CBL Dividend Suspension Has Minimal Impact On Fundamental Value

Summary

  • CBL's dividend suspension resulting in a major selloff in the REIT's preferreds.
  • We see this reaction as overblown.
  • The preferreds will accrue dividends and according to our analysis eventually, get paid in full.

CBL Properties (NYSE:CBL) put out a press release announcing the suspension of dividends on both common and preferred stocks through the end of 2020. The preferreds dropped about 40% on this news. Was this reaction appropriate and what impact does this move have on fundamental value? This article will explore the investment outlook for CBL preferreds.

Fundamental impact

Preferred dividend suspensions are rather rare among REITs, so many investors may not be aware of all the mechanics of the situation. Thus, we shall begin with a quick overview.

Most REIT preferreds are cumulative, and this is the case with CBL's preferreds as seen in their 10-K.

This means that when dividend payments are suspended, the dividends still accrue at the coupon rate which functionally raises the liquidation preference of the preferreds. If the preferreds are called, CBL would have to pay $25 plus the amount of accrued dividends. If the company is liquidated, the preferred holders are owed $25 per share plus the accrued dividend before common shareholders receive anything. If the company is bought out, a change in control provision would entitle the preferred holders to $25 plus accrued dividends.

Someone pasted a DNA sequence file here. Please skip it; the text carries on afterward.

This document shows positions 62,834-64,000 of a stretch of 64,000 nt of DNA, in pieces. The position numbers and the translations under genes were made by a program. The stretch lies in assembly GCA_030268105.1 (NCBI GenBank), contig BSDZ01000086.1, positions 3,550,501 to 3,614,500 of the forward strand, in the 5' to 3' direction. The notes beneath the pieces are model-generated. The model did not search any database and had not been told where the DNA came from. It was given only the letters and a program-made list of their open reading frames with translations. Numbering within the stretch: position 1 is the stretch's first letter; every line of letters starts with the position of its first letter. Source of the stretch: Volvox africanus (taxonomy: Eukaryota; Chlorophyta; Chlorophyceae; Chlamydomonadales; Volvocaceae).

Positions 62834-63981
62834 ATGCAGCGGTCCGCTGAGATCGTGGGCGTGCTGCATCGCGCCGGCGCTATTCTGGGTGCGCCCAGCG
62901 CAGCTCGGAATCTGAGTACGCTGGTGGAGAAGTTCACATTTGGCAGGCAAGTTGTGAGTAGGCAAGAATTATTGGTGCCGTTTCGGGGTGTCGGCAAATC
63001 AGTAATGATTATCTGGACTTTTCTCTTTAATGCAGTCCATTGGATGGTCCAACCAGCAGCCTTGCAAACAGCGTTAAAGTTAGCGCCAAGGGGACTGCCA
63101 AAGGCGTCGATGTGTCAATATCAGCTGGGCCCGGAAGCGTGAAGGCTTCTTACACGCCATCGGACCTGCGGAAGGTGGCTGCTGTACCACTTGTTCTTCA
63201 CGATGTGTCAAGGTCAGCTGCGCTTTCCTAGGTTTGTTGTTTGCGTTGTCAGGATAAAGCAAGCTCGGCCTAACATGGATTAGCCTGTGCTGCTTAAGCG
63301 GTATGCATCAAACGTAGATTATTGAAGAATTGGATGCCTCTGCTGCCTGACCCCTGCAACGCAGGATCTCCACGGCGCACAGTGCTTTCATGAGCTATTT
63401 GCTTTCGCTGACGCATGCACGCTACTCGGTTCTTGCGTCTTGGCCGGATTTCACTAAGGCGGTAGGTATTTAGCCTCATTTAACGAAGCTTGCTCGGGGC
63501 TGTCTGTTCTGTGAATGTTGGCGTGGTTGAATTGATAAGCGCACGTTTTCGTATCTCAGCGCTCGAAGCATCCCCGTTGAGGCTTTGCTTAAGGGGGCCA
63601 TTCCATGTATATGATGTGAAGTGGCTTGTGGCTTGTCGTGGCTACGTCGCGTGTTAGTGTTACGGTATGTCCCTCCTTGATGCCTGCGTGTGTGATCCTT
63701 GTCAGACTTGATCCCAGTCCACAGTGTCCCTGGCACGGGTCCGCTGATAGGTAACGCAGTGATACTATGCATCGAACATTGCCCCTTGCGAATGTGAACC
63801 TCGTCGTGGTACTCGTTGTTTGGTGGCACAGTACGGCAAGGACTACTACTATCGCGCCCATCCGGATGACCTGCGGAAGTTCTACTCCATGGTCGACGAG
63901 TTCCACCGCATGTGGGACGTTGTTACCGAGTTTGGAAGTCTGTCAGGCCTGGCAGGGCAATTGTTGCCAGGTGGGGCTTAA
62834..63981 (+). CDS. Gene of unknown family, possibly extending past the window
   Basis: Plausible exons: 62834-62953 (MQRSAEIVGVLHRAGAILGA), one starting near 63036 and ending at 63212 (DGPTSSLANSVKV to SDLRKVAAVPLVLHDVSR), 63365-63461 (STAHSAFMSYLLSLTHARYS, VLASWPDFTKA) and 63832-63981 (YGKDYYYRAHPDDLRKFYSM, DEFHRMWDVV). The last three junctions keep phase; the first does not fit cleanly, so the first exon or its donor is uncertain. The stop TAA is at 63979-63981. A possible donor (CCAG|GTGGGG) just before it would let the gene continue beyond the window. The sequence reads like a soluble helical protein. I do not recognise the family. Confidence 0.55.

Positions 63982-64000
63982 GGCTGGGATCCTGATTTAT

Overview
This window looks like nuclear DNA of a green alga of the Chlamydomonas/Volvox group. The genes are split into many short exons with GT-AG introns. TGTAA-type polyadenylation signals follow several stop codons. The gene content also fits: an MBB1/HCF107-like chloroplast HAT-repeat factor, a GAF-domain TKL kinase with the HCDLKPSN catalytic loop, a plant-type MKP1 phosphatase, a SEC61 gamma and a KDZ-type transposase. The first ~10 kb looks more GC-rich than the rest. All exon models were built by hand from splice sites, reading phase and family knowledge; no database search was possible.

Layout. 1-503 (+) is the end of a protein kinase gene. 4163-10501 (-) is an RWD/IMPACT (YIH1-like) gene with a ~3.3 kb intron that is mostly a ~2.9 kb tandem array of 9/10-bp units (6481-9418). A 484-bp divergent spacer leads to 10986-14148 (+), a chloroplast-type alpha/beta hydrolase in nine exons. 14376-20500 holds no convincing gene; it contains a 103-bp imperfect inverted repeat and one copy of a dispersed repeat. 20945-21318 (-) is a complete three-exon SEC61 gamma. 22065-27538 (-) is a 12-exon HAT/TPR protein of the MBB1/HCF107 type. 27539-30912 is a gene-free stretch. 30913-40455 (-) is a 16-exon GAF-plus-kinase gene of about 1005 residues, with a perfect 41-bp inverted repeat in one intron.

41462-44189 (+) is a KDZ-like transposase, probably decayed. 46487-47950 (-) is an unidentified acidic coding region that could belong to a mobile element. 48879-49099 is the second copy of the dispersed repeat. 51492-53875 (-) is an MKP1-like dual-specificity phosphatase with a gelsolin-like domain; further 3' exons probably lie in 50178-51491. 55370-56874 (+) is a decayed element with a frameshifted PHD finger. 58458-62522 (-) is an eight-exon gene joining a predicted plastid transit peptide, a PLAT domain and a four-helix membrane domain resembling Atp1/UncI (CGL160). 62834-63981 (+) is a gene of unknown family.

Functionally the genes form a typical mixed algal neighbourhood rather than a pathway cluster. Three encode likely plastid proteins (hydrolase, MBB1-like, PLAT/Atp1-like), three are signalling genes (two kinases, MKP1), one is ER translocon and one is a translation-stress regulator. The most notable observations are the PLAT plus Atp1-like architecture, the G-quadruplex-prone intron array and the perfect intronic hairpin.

The only scenario in which the preferred holders are not eventually paid $25 plus accrued dividends would be if there is simply not enough capital to pay them. For example, if there is a liquidation bankruptcy and the proceeds do not go far enough down the waterfall to make the preferreds whole. Whatever value goes beyond the debt will be split pari passu between the preferreds. At this moment, there looks to be enough value to fully pay off the preferreds with enough left over for the common to get a nice payoff. That said, bankruptcy looks unlikely to us.

Source of the dividend suspension

I believe much of the price drop was related to the market reading into the announcement. There is a general assumption that when a company cuts or suspends its dividend that it is a sign of fundamental troubles. That may often be true, but in this instance, I believe the market has badly misread the situation.

There is a big difference between a dividend suspension that comes at the request of debt holders versus one that comes at the request of common holders.